Josiah Tongogara, Chief of Defence for ZANU, crushed the Badza-Nhari rebellion

The Badza-Nhari Rebellion is the uprising led by war front ZANLA senoir commanders Thomas Nhari whose real name was Raphael Chinyanganya and Dakari Badza against the ZANU High Command in Lusaka, Zambia in November 1974 during the Second Chimurenga. The rebellion was supported by supported by Noel Mukono and Simpson Mutambanengwe. The rebels were said to have been motivated by the belief that the High Command, based in Lusaka, were leading extravagant lifestyles while the war effort on the front suffered and contrary to the party's Maoist principles which the party's ascribed to. It has been suggested that the Rhodesians Security Forces sponsored the rebellion but this has been denied by some witnesses of the rebellion.[1] The rebellion was unsuccessful.

Contents

Causes

Some observers like Fay Chung have considered ideological reasons as the least of the causes of the revolt, placing the key cause in tensions between the different groups in ZANLA because of the rapid growth of the army from 1972 to 1974. The army reportedly grew from about 300 to 5,000 in this period. Shortages of food, weapons and ammunition ensued leading to the army resenting the leaders, specifically Tongogara as the Chief of Defence.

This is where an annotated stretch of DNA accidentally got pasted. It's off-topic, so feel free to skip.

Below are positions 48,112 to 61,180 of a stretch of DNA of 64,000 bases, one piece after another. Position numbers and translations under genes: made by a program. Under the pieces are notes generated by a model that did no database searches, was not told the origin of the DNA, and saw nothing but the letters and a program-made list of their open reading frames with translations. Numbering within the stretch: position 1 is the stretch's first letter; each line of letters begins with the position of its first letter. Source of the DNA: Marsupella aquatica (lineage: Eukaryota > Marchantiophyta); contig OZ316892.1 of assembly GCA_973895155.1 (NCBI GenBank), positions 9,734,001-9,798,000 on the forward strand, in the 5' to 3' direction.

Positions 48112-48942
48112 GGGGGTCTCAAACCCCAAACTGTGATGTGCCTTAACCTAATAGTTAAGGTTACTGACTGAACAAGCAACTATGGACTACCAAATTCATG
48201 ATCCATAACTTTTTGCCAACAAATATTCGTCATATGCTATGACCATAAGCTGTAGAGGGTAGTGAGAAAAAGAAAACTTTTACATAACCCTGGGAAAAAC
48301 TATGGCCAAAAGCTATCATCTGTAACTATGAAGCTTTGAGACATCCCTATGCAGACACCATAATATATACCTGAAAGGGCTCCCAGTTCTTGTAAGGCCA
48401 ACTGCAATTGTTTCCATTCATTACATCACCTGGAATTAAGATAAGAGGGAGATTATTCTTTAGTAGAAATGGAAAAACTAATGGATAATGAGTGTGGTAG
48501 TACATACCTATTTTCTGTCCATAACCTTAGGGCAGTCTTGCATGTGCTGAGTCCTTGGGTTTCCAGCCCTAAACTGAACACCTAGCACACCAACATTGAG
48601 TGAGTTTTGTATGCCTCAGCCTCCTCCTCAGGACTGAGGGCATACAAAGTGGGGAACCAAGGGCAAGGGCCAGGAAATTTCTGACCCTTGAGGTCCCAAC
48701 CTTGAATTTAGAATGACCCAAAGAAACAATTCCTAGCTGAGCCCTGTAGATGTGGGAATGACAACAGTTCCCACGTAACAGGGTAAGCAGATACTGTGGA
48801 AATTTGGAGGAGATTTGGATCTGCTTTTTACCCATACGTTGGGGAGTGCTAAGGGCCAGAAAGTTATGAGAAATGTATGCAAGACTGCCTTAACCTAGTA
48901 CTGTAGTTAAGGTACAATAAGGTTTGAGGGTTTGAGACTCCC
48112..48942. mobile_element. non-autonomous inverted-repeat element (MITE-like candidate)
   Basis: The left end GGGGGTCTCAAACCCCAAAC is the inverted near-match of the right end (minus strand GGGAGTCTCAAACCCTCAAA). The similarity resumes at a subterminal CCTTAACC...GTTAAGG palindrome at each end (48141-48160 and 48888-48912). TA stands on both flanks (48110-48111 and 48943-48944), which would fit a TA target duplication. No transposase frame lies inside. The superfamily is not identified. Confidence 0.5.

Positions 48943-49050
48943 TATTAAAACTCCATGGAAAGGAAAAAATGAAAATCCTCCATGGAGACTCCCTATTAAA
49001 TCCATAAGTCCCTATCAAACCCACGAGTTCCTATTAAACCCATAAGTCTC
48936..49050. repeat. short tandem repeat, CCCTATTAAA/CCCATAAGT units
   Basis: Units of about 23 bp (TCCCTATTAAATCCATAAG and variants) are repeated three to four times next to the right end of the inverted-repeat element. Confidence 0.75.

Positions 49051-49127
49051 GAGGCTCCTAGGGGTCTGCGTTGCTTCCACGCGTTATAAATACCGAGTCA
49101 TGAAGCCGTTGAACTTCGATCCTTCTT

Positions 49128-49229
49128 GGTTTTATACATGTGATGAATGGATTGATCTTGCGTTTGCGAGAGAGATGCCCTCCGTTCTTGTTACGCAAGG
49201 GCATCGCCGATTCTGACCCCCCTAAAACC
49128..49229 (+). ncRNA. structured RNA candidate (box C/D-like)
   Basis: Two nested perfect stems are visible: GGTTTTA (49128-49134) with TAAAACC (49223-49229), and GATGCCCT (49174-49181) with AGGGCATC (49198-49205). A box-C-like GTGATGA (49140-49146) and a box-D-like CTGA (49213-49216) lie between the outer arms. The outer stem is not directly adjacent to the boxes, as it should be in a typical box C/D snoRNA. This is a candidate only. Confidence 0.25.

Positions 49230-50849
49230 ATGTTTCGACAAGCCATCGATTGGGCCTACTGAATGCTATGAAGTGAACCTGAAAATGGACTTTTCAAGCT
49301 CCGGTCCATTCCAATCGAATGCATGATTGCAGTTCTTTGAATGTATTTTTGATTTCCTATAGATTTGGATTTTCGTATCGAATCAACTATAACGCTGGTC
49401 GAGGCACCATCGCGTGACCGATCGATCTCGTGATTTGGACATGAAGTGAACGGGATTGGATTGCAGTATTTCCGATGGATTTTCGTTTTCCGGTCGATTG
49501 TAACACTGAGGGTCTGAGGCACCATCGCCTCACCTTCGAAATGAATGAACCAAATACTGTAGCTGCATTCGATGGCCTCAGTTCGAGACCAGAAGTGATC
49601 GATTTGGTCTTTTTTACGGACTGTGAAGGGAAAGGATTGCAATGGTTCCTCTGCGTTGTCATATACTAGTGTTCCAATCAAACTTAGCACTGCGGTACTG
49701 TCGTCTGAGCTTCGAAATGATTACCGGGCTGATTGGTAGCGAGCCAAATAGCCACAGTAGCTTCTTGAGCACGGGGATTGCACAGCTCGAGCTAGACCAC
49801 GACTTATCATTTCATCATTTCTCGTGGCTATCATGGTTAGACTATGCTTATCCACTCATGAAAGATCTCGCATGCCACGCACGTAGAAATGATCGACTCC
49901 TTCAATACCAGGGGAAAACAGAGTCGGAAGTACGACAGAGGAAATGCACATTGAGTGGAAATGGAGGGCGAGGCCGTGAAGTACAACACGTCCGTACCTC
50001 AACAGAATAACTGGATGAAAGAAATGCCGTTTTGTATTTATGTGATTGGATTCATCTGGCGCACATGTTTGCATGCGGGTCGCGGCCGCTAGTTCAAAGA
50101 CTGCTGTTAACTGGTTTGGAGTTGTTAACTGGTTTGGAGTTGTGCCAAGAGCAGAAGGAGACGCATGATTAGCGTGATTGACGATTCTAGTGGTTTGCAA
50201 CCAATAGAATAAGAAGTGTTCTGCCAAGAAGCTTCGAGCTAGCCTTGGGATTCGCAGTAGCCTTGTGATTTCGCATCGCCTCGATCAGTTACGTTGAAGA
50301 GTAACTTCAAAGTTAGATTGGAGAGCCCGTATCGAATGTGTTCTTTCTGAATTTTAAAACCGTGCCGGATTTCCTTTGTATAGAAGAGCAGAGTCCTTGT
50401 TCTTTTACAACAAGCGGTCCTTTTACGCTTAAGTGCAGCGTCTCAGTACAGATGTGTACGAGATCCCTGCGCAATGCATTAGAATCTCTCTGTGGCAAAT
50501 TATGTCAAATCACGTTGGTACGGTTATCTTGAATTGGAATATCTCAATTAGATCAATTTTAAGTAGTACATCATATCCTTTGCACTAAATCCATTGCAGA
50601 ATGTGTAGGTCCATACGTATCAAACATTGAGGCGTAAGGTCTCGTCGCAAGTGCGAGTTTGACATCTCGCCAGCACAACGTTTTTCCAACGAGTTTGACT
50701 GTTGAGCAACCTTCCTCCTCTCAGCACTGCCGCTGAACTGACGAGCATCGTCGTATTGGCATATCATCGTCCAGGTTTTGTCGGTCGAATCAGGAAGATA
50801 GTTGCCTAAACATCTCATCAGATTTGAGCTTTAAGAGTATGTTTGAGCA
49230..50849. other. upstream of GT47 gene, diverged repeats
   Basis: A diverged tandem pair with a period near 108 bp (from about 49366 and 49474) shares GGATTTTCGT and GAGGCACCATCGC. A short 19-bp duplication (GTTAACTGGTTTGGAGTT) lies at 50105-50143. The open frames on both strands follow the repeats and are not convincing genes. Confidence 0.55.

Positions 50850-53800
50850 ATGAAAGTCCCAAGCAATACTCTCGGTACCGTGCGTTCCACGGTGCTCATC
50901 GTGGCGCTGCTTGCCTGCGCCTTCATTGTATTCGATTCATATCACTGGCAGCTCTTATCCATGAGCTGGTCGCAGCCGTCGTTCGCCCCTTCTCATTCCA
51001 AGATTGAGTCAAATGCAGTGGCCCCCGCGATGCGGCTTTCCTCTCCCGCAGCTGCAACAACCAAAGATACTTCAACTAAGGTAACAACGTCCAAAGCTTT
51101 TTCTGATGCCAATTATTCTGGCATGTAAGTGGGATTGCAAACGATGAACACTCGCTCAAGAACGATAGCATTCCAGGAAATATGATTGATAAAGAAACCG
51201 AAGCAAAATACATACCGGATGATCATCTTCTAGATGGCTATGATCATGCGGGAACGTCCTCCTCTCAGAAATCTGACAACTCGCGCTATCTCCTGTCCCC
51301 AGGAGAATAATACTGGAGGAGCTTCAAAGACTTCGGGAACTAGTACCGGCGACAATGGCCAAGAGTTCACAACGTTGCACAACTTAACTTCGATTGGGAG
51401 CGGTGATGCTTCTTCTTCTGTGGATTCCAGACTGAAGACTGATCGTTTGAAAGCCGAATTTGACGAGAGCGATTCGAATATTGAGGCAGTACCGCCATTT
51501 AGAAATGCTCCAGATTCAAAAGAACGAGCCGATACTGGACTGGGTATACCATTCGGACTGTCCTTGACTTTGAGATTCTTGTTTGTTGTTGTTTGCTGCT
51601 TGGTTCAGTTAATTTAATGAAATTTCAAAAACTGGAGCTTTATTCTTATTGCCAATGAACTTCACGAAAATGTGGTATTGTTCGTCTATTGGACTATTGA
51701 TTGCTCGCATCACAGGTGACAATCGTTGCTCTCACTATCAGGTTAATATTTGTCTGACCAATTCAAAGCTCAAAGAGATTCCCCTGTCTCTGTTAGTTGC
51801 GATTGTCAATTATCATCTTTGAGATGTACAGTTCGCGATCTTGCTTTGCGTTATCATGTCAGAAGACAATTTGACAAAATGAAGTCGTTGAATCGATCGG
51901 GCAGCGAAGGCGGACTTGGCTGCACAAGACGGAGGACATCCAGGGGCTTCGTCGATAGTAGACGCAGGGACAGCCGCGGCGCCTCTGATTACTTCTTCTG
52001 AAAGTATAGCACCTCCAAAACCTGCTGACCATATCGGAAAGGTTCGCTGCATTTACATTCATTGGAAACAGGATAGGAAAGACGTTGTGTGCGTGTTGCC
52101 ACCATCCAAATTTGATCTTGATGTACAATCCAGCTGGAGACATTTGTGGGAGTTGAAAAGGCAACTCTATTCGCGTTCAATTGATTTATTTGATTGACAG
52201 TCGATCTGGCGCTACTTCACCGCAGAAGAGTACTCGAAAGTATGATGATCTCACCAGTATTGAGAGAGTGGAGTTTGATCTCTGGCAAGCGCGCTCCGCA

The High Command also were generally considered complacent and corrupt, especially in the abuse of women: they were regarded as living a life of luxury overseas while junior officers suffered at the front. There was also the resentment of guerrillas who came from ZIPRA who objected to their subordination to less well educated ZANLA officers. There was also what has been referred to as a "mysterious collaboration" of Nhari and his followers with junior officers from the Rhodesian army. Fay Chung didn't see it as infiltration by the CIO but that the two groups simply had similar grievances against their respective superiors.[2]

There were also personal reasons. Tongogara had taken Badza's wife and sent Badza to the front of the war. Chung narrates in her book:

Another case was that of a junior officer, Badza. In a letter found among Tongogara’s papers, Badza declared he would create a “Biafra” of Zimbabwe in reaction to his abuse within ZANLA. This was a Zimbabwean version of the David and Barsheeba story being played out, as Badza had lost his wife to his senior commander, who had sent him on a dangerous mission at the front. This personal dispute led Badza to join in a rebellion against the ZANLA leadership.[2]